All you need to know about Blepharoplasty | Visage Plastic Surgery

In my view, eyelid surgery, also known as blepharoplasty, is one of the most popular surgical procedures for facial rejuvenation. It is a procedure to remove excess fatty tissue and/or loose skin surrounding the eyes to give the area a more rejuvenated appearance.


The orbital region is of primary importance of facial aesthetics and expression. The eyes and the area around them are particularly important in establishing a first impression when meeting people. This is also the area that shows the first signs of ageing. As a consequence, small improvements in the look of the eyelids have a magnified impact because of the large difference eyelids make to the overall look of a face.


In the upper eyelids, ageing causes a downward movement of the outer corner of the eye, stretching of the eyelid skin producing a ‘hooded’ appearance and, in some patients, heaviness and downward movement of the outer half of the eyebrows.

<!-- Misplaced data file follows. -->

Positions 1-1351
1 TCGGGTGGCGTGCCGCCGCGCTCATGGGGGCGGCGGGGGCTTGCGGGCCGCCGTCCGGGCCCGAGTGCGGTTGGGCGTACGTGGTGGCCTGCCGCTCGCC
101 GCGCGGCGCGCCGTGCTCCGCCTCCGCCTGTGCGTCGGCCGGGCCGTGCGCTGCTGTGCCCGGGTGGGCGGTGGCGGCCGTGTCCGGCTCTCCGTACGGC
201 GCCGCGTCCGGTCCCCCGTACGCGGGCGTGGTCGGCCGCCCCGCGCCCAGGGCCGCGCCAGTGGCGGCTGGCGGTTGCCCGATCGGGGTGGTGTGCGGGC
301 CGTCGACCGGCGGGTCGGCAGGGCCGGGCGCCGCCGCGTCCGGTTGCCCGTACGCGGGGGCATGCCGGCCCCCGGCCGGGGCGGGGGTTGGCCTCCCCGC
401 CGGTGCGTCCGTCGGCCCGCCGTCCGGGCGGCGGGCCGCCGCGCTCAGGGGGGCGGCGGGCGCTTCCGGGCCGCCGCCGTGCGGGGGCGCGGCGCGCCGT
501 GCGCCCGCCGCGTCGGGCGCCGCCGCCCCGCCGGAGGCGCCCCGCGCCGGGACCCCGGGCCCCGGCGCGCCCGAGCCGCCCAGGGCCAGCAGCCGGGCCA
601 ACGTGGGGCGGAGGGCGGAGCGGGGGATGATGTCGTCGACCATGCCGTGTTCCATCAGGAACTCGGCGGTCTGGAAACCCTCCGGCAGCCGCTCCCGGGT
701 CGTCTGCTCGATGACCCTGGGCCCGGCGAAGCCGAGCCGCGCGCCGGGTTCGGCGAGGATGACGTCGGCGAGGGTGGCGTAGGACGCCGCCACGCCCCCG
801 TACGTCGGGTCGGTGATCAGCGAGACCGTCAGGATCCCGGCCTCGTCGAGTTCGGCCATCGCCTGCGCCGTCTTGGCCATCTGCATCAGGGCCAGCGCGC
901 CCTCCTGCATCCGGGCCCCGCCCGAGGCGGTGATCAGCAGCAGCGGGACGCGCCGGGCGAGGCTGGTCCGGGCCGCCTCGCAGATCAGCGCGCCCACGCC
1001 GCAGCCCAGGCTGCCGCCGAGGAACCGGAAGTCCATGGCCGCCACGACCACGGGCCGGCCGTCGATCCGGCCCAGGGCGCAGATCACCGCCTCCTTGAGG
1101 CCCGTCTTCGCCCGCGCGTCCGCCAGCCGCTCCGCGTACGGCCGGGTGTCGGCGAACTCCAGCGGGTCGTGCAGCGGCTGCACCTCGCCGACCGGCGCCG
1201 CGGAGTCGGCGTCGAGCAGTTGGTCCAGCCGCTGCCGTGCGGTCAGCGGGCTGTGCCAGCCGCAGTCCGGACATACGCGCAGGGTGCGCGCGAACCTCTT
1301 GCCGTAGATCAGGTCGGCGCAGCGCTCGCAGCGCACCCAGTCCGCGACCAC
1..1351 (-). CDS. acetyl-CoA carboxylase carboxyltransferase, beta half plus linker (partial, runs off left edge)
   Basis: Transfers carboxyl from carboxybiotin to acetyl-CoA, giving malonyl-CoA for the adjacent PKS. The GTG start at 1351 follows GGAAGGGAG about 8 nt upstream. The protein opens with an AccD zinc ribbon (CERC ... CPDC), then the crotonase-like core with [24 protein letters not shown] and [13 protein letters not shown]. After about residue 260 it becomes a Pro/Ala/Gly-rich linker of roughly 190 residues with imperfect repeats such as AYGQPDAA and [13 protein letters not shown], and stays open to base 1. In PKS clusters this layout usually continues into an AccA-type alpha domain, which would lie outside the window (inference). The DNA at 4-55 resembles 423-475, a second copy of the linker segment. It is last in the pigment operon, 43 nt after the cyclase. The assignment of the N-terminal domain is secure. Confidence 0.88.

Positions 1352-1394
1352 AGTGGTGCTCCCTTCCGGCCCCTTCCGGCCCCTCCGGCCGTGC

In the lower eyelid, the most frequent complaint is of puffiness or eye bags, which is noticeable more in the morning and may improve as the day passes. This is mainly due to increased prominence of the fatty cushion around the eyeball because of weakening of the structures holding it in place, and movement of the cheek fat pad downwards with gravity, which makes the outline of the bony eye socket more visible through the skin. There is usually a little skin excess, though in some patients there may be none and in others it may be marked. Lower eyelid surgery may also improve a pronounced tear trough — a depression running from the inner corner of the eyes to the cheek.


In some patients, the primary problem may be due to sagging of the eyebrows with age rather than the eyelid in which case a brow lift may be indicated.


It is important to remember that the procedure can never halt the ageing process. The clock can be turned back but no surgeon can stop it ticking.


What is blepharoplasty?

Blepharoplasty is a surgical procedure to improve the appearance of the eyelids. Surgery can be performed on the upper eyelids, lower eyelids or both. Different types of procedures are undertaken for the upper and the lower eyelids.